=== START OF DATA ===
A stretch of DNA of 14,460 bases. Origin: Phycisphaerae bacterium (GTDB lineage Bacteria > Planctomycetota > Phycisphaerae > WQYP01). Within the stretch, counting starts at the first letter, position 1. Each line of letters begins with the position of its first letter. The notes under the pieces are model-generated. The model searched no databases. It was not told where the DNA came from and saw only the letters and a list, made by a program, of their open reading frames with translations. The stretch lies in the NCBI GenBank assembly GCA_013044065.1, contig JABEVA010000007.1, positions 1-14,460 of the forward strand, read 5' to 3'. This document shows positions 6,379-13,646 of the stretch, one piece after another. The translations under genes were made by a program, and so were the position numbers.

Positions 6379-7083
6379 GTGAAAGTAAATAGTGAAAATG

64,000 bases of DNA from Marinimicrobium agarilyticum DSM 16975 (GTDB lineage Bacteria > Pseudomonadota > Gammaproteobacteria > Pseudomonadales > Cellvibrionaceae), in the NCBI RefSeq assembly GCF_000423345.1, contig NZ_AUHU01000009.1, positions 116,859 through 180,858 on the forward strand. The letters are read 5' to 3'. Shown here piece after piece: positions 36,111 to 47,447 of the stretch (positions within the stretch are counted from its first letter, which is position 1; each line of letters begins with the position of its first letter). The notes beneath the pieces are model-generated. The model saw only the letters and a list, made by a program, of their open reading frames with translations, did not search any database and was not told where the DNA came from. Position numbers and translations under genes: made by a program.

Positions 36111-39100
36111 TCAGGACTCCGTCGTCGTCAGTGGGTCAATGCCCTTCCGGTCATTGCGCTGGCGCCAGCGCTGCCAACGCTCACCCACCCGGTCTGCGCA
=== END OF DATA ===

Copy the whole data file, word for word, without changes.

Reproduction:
A stretch of DNA of 14,460 bases. Origin: Phycisphaerae bacterium (GTDB lineage Bacteria > Planctomycetota > Phycisphaerae > WQYP01). Within the stretch, counting starts at the first letter, position 1. Each line of letters begins with the position of its first letter. The notes under the pieces are model-generated. The model searched no databases. It was not told where the DNA came from and saw only the letters and a list, made by a program, of their open reading frames with translations. The stretch lies in the NCBI GenBank assembly GCA_013044065.1, contig JABEVA010000007.1, positions 1-14,460 of the forward strand, read 5' to 3'. This document shows positions 6,379-13,646 of the stretch, one piece after another. The translations under genes were made by a program, and so were the position numbers.

Positions 6379-7083
6379 GTGAAAGTAAATAGTGAAAATG

64,000 bases of DNA from Marinimicrobium agarilyticum DSM 16975 (GTDB lineage Bacteria > Pseudomonadota > Gammaproteobacteria > Pseudomonadales > Cellvibrionaceae), in the NCBI RefSeq assembly GCF_000423345.1, contig NZ_AUHU01000009.1, positions 116,859 through 180,858 on the forward strand. The letters are read 5' to 3'. Shown here piece after piece: positions 36,111 to 47,447 of the stretch (positions within the stretch are counted from its first letter, which is position 1; each line of letters begins with the position of its first letter). The notes beneath the pieces are model-generated. The model saw only the letters and a list, made by a program, of their open reading frames with translations, did not search any database and was not told where the DNA came from. Position numbers and translations under genes: made by a program.

Positions 36111-39100
36111 TCAGGACTCCGTCGTCGTCAGTGGGTCAATGCCCTTCCGGTCATTGCGCTGGCGCCAGCGCTGCCAACGCTCACCCACCCGGTCTGCGCA